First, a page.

The project may be good to go now, but the owners of Pine Ridge Cabins and Campgrounds will have to pay a fine of $500 for starting to rebuild their lodge without having all of the proper permits and approvals in place first.
The main building at the popular campground site burned down after an electrical fire in April 2013.
Earlier this year, the company under which the park is registered was charged with offences under the Urban and Rural Planning Act. The company entered a guilty plea to one charge and two others were withdrawn by the Crown.
The company was represented by lawyer Jonathan Andrews when the matter was called for facts and sentencing before Judge Kymil Howe in provincial court in Corner Brook Thursday.
According to the facts read into the record by Crown attorney John Noseworthy, Derm and Penny Piercey of Massey Drive operate the campground under the registered company Brant Holdings Inc. They set about replacing the structure last summer.
The company made application for various permits and approvals from the Town of Pasadena and also from several provincial government agencies. However, work was commenced before all of the documentation was in order.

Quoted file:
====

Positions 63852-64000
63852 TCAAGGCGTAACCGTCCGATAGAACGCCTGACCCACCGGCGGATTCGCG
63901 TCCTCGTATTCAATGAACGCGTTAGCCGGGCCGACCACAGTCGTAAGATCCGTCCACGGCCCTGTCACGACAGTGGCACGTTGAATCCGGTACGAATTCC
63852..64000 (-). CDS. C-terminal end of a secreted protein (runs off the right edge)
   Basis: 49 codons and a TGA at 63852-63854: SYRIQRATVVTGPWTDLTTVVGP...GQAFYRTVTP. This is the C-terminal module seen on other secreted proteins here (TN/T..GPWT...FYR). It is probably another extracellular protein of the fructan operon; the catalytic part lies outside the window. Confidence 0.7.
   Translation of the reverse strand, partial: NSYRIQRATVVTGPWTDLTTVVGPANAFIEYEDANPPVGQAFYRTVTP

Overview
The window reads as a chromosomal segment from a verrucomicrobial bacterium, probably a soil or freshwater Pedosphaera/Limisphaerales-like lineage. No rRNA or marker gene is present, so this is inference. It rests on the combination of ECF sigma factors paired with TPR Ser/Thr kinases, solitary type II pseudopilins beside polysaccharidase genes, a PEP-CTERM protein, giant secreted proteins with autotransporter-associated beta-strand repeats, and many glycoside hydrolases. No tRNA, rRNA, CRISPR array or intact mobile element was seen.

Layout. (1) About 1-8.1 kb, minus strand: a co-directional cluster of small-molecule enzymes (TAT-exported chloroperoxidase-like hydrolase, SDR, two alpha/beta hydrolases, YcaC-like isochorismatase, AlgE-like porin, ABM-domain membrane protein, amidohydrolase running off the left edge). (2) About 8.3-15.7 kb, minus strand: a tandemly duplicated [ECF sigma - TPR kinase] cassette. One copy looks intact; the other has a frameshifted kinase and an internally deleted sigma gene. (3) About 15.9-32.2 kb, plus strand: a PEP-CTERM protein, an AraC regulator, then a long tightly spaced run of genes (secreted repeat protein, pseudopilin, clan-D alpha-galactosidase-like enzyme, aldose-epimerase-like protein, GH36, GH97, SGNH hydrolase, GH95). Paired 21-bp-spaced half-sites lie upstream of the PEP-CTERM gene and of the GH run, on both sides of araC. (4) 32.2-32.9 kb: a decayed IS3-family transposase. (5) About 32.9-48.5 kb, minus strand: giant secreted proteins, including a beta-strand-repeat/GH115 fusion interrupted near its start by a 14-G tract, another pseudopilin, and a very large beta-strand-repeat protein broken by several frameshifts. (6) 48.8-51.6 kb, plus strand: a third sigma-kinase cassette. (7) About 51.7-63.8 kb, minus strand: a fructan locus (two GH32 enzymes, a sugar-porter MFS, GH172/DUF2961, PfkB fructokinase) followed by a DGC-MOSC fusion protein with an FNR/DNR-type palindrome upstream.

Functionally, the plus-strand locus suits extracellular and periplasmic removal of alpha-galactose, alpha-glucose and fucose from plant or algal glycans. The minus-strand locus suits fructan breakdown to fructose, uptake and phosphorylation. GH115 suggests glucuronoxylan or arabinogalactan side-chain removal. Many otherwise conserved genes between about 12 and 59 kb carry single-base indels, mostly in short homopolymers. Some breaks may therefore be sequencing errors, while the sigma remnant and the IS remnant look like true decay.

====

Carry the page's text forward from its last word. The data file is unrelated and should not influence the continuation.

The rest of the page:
The project did have approval from the municipality, but the fact not all of the permits and approvals from the provincial government had been issued led to a stop-work order. The court heard that, on at least three occasions, provincial environmental protection officials observed work continuing in defiance of the stop-work order.
By the time charges were filed, the foundation was built and walls had been erected.
Andrews told the court there was some confusion about the types of documentation required to start and continue the project. Noseworthy acknowledged the confusion and said the fact all the authorities now appear to be satisfied was a mitigating factor.
Howe accepted the Crown’s suggestion of the a $500 fine, which the defence also had no problem with. The judge did mention that developers must realize the importance of abiding by all regulatory requirements, which she noted are in place to protect the environment and people’s safety and to ensure new buildings meet prescribed standards.